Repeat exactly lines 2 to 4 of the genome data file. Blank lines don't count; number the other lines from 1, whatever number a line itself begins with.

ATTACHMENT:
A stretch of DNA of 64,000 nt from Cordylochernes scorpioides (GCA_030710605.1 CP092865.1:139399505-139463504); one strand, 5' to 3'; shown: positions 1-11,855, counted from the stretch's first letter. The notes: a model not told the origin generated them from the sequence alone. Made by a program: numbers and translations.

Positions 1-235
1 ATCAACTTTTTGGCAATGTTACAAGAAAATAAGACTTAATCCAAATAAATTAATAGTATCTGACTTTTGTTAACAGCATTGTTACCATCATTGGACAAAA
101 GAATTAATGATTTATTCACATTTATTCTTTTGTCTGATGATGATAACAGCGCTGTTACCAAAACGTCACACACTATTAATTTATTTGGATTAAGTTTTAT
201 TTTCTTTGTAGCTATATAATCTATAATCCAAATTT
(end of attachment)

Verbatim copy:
Positions 1-235
1 ATCAACTTTTTGGCAATGTTACAAGAAAATAAGACTTAATCCAAATAAATTAATAGTATCTGACTTTTGTTAACAGCATTGTTACCATCATTGGACAAAA
101 GAATTAATGATTTATTCACATTTATTCTTTTGTCTGATGATGATAACAGCGCTGTTACCAAAACGTCACACACTATTAATTTATTTGGATTAAGTTTTAT